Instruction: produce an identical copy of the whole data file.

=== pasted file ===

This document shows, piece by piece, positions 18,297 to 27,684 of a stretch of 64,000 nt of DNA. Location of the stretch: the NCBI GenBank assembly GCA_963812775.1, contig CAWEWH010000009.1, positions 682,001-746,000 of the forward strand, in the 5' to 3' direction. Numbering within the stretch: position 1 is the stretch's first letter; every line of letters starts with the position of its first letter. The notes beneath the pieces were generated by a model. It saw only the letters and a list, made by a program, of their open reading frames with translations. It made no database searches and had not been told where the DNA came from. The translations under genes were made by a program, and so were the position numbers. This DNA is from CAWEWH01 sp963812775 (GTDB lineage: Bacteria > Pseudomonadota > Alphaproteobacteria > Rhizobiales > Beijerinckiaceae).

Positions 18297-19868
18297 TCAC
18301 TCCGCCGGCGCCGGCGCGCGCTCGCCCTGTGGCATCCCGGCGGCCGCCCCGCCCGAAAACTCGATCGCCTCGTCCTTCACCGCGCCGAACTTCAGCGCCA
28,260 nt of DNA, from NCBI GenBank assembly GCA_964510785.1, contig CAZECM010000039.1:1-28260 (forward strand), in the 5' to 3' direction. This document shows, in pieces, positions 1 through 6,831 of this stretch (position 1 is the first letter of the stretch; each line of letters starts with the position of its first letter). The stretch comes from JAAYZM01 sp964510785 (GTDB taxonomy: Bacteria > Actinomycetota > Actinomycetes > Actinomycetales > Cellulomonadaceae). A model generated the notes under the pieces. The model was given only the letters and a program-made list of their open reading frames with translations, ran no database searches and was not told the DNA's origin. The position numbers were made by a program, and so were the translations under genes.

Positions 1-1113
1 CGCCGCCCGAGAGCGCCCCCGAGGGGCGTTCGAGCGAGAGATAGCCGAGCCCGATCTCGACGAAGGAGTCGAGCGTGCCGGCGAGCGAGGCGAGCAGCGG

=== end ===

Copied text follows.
This document shows, piece by piece, positions 18,297 to 27,684 of a stretch of 64,000 nt of DNA. Location of the stretch: the NCBI GenBank assembly GCA_963812775.1, contig CAWEWH010000009.1, positions 682,001-746,000 of the forward strand, in the 5' to 3' direction. Numbering within the stretch: position 1 is the stretch's first letter; every line of letters starts with the position of its first letter. The notes beneath the pieces were generated by a model. It saw only the letters and a list, made by a program, of their open reading frames with translations. It made no database searches and had not been told where the DNA came from. The translations under genes were made by a program, and so were the position numbers. This DNA is from CAWEWH01 sp963812775 (GTDB lineage: Bacteria > Pseudomonadota > Alphaproteobacteria > Rhizobiales > Beijerinckiaceae).

Positions 18297-19868
18297 TCAC
18301 TCCGCCGGCGCCGGCGCGCGCTCGCCCTGTGGCATCCCGGCGGCCGCCCCGCCCGAAAACTCGATCGCCTCGTCCTTCACCGCGCCGAACTTCAGCGCCA
28,260 nt of DNA, from NCBI GenBank assembly GCA_964510785.1, contig CAZECM010000039.1:1-28260 (forward strand), in the 5' to 3' direction. This document shows, in pieces, positions 1 through 6,831 of this stretch (position 1 is the first letter of the stretch; each line of letters starts with the position of its first letter). The stretch comes from JAAYZM01 sp964510785 (GTDB taxonomy: Bacteria > Actinomycetota > Actinomycetes > Actinomycetales > Cellulomonadaceae). A model generated the notes under the pieces. The model was given only the letters and a program-made list of their open reading frames with translations, ran no database searches and was not told the DNA's origin. The position numbers were made by a program, and so were the translations under genes.

Positions 1-1113
1 CGCCGCCCGAGAGCGCCCCCGAGGGGCGTTCGAGCGAGAGATAGCCGAGCCCGATCTCGACGAAGGAGTCGAGCGTGCCGGCGAGCGAGGCGAGCAGCGG